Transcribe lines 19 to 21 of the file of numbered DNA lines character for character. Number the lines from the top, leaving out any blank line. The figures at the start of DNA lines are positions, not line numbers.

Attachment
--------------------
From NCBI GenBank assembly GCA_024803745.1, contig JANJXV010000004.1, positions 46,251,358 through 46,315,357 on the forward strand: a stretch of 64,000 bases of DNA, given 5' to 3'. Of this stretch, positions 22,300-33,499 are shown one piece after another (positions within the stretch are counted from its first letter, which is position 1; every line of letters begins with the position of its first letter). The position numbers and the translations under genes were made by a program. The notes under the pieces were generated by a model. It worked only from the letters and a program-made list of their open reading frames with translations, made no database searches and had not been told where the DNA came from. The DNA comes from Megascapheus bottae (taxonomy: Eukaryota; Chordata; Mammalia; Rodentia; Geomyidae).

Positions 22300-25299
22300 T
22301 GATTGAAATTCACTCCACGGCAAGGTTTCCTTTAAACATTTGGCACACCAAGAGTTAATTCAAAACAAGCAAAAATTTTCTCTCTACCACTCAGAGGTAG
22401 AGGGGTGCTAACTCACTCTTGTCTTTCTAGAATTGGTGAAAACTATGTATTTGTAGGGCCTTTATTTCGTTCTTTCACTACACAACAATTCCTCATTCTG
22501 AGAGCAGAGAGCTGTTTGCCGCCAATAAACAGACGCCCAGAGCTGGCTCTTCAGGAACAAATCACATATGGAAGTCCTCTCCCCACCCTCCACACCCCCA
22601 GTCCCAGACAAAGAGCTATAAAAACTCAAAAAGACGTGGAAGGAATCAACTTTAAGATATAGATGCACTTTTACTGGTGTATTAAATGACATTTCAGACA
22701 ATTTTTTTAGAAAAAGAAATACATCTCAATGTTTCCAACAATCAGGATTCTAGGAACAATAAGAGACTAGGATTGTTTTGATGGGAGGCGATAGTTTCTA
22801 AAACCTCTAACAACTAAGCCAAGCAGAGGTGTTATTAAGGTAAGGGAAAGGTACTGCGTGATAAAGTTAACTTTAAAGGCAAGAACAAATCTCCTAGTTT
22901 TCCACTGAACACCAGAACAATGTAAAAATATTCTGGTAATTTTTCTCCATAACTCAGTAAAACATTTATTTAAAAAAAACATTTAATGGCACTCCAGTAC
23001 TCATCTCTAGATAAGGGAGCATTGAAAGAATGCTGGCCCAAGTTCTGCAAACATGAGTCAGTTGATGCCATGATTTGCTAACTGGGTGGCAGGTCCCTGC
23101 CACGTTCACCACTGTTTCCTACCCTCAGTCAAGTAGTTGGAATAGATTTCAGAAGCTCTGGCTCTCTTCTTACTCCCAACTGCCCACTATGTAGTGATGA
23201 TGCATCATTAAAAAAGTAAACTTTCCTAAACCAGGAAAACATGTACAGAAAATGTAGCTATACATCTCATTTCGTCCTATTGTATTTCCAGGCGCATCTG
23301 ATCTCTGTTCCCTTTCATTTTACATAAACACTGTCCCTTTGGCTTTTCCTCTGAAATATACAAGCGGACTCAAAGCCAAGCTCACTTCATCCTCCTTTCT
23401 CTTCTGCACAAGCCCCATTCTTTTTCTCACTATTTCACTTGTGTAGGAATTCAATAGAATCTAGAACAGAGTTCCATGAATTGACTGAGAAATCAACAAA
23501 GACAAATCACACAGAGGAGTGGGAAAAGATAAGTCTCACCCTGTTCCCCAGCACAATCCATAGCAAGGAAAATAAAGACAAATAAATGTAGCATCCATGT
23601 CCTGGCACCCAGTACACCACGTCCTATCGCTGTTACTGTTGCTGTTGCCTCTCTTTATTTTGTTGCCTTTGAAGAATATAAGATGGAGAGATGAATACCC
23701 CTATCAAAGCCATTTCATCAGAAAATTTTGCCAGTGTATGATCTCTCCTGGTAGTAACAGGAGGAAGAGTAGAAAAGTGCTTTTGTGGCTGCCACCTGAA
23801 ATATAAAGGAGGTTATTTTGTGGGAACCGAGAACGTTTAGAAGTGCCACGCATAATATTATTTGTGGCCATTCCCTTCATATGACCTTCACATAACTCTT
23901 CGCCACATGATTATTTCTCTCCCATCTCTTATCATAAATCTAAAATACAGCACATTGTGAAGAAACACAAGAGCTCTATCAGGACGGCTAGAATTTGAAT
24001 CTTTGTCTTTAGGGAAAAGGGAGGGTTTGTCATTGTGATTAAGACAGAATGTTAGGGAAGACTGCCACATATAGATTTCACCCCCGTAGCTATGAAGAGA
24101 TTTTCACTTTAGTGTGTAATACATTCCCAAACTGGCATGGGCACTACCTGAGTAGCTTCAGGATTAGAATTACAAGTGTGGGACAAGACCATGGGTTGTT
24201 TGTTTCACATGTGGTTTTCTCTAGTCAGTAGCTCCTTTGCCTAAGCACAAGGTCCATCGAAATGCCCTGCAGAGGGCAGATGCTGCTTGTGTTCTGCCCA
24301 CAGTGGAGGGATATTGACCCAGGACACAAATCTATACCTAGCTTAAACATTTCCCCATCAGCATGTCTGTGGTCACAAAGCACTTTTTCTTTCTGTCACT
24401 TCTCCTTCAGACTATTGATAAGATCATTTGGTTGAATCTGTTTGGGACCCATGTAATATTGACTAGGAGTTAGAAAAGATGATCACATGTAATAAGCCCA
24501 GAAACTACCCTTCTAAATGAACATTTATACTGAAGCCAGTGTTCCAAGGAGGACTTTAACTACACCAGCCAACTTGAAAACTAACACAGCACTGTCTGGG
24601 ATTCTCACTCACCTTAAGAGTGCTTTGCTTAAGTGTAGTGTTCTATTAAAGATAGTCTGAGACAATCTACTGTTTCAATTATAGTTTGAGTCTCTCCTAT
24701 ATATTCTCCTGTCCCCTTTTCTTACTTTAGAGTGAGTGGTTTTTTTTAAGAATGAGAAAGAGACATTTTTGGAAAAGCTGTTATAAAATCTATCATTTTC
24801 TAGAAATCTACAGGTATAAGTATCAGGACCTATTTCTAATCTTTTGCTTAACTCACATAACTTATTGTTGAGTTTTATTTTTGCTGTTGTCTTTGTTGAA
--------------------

23801 ATATAAAGGAGGTTATTTTGTGGGAACCGAGAACGTTTAGAAGTGCCACGCATAATATTATTTGTGGCCATTCCCTTCATATGACCTTCACATAACTCTT
23901 CGCCACATGATTATTTCTCTCCCATCTCTTATCATAAATCTAAAATACAGCACATTGTGAAGAAACACAAGAGCTCTATCAGGACGGCTAGAATTTGAAT
24001 CTTTGTCTTTAGGGAAAAGGGAGGGTTTGTCATTGTGATTAAGACAGAATGTTAGGGAAGACTGCCACATATAGATTTCACCCCCGTAGCTATGAAGAGA